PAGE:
The first few chapters have to introduce a lot of material about the characters and the setting, but the action picks up pace after that. Plots and sub-plots intertwine as ulterior motives abound above and below stairs at Hartfield. Sly nods to the original stories pop up here and there - little Easter eggs for those familiar with the Canon. This is a satisfying blend of mystery, adventure, and romance, with just enough comedic moments (usually resulting from Dora being a bit too clever for her own good) to balance the more serious elements.
Recommend to: Historical fiction and mystery fans, ages 12 and up.
Review for Twitter: Historical mystery with a touch of romance, perfect for the budding Holmesian.
Source: Checked out from my public library....more
Girls should never be born in the year of the Fire Horse; they are especially dangerous, bringing tragedy to their families.
Jade Moon dreams of leavinGirls should never be born in the year of the Fire Horse; they are especially dangerous, bringing tragedy to their families.
Jade Moon dreams of leaving home, of escaping the tiny Chinese village where she lives alone with her father, her grandfather, and their faithful servant, surrounded by gossiping "Aunties" who are all too familiar with her many faults: clumsiness, stubbornness, and - perhaps worst of all - a longing for independence. All she can see is a future married off to a local brickmaker, but that changes with the arrival of a stranger. Sterling Promise arrives from Hong Kong with news that an uncle Jade Moon never knew she had passed away recently, leaving behind papers that could allow Sterling Promise and Jade Moon's father into the wide open promised land of America. If she could just get to that new country, Jade Moon thinks, what possibilities could await her?
The United States of 1923, though, is wary of admitting more Chinese immigrants, and Jade Moon's long sea journey is followed by detainment on Angel Island. Getting to San Francisco will take cunning and bravery, and surviving there will be even harder.
Fire Horse Girl is a complicated piece of historical fiction. Honeyman explores the life of a girl in early 20th-century China, the San Francisco of the 1920s, and the Chinese immigrant experience on Angel Island, a bit of American history little known outside the West coast. The stories aren't so much woven together as tacked onto one another, which may be why the pace drags in places. Jade Moon is a likeable character because of - rather than despite - her prickliness, as the independent nature that seems to offend her contemporaries has strong appeal for twenty-first century readers. Story-telling is a theme that recurs throughout her narration, and she is determined to tell her own story.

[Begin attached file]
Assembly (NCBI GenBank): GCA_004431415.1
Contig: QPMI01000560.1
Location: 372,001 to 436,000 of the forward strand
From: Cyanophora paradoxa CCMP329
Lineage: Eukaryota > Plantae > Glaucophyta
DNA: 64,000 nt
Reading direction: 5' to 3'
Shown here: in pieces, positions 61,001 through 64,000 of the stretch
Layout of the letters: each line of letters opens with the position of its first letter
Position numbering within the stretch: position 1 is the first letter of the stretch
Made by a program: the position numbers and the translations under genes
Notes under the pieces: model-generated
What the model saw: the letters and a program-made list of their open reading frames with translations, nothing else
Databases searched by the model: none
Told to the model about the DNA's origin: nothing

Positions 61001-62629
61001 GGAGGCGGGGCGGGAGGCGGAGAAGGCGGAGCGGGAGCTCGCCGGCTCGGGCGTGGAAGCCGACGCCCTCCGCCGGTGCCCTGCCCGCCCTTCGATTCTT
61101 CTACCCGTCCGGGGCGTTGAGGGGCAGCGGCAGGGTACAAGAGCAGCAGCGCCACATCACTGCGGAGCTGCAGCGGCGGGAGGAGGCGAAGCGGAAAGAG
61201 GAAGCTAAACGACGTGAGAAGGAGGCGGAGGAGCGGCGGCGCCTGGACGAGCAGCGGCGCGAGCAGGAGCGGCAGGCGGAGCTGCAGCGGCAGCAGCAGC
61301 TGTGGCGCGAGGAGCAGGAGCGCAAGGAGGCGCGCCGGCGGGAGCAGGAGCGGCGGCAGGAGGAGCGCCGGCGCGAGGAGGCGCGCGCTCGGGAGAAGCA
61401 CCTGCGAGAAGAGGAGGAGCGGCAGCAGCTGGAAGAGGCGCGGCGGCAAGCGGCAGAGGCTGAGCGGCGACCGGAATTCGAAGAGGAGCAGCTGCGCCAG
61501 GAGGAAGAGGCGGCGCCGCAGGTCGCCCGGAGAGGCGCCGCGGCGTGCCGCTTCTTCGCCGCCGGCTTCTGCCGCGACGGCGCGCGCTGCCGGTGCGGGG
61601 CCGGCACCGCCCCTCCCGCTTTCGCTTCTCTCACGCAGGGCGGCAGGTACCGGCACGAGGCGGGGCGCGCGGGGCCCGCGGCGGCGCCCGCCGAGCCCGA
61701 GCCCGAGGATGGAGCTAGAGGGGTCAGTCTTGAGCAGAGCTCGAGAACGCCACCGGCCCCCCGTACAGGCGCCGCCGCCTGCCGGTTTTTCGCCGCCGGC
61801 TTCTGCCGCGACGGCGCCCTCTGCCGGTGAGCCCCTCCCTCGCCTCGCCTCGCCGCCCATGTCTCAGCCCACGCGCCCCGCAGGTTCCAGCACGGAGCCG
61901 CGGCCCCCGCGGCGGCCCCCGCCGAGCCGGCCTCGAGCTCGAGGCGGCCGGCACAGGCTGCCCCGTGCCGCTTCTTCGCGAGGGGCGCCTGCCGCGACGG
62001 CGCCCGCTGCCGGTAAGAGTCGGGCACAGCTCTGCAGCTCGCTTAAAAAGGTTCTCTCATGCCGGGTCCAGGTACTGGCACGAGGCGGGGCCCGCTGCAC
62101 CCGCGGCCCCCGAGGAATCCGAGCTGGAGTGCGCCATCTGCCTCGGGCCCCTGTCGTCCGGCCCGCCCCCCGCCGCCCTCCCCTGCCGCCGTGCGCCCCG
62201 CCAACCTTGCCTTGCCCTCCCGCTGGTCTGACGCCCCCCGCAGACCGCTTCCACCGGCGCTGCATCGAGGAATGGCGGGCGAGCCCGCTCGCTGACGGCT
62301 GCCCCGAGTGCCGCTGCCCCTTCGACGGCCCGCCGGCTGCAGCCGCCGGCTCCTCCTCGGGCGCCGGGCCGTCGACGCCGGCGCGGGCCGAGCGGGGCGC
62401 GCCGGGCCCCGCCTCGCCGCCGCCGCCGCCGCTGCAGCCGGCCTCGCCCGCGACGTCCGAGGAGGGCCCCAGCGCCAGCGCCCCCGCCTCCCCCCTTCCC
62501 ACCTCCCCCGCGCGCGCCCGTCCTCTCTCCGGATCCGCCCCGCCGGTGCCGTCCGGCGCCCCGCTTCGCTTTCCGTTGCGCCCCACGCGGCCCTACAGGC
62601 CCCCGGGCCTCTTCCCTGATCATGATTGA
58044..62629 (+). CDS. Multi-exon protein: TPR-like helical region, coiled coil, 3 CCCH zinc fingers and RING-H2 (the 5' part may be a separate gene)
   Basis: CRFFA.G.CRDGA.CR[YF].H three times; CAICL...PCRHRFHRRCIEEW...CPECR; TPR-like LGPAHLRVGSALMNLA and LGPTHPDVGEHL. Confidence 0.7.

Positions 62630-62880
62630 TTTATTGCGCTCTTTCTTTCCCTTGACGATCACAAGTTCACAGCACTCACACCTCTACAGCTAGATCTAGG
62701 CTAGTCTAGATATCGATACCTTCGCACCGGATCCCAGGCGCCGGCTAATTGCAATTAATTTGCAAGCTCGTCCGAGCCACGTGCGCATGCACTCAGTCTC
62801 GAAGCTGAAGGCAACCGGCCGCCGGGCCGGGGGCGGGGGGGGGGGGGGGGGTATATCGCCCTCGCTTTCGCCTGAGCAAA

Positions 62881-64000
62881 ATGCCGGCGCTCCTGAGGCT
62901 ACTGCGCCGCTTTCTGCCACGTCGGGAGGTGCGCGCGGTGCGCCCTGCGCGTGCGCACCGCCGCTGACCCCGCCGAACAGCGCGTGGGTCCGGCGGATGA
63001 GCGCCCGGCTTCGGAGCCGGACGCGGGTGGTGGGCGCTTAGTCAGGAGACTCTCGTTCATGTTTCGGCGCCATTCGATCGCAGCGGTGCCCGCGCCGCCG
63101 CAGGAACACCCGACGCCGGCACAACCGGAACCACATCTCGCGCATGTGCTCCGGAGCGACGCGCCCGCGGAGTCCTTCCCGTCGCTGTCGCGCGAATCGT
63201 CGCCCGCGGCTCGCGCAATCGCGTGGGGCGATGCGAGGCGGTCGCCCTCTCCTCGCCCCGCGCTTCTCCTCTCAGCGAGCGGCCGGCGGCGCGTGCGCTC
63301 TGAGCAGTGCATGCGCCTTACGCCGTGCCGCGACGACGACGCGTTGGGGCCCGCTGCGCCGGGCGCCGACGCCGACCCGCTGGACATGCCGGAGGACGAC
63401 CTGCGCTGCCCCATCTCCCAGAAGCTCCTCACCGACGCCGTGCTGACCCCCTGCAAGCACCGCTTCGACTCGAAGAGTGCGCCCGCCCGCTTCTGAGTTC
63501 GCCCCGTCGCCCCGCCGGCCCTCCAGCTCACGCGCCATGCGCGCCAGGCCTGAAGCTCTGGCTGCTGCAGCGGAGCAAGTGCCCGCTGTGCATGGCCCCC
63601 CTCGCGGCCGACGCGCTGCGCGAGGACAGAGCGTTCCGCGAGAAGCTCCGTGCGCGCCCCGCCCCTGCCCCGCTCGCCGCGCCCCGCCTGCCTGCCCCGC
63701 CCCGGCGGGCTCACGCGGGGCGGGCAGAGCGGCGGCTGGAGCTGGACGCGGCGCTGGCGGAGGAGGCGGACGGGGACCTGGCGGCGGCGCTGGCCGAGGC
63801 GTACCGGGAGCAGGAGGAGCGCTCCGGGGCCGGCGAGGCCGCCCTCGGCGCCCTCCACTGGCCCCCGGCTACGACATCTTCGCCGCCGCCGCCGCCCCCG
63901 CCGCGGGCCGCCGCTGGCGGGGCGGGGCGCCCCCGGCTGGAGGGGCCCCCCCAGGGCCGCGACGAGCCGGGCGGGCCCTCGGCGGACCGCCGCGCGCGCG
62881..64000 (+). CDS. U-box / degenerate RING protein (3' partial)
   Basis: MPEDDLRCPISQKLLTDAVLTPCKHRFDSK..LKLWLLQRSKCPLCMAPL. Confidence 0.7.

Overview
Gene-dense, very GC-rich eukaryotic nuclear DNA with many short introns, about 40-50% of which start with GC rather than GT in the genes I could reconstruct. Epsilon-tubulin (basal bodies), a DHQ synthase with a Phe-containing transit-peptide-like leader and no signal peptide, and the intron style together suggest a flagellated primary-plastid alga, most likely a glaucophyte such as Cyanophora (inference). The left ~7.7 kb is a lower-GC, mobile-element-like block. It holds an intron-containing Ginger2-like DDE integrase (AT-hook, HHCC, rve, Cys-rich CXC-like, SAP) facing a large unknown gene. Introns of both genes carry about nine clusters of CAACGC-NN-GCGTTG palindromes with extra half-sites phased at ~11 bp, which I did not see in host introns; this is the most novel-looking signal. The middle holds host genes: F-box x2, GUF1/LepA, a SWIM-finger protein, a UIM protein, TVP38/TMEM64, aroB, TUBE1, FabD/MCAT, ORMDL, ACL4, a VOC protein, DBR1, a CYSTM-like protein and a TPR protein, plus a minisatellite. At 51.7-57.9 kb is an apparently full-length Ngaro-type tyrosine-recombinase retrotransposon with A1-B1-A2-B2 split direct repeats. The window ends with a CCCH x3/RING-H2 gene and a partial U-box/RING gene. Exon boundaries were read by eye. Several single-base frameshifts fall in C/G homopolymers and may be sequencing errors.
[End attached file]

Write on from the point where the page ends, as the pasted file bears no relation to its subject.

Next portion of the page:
A lengthy author's note tells how Honeyman came to the tale and provides further information on the historical events, people, and places that inspired her, as well as a paragraph on Chinese astrology. "The next Fire Horse girls," she notes, "will be born in 2026."
Recommend to: teens who like strong heroines and a mixture of action and history with a dash of romance.
Stealing a car had been much more fun than stealing a credit card. But stealing a toddler!
Janie Johnson was 15 when she recognized the photo of herStealing a car had been much more fun than stealing a credit card. But stealing a toddler!
Janie Johnson was 15 when she recognized the photo of her three-year-old self on a milk carton and discovered she was really Jennie Spring, whose family had been hoping she would come home ever since she was kidnapped from a mall. Now in college, Janie just wants to put the past behind her, stop being known as "the kidnap kid", and move on with her life. But as her friends and family are pestered by a true crime writer and his researchers to turn her story into a best-seller, she realizes that someone out there does not want to let things go.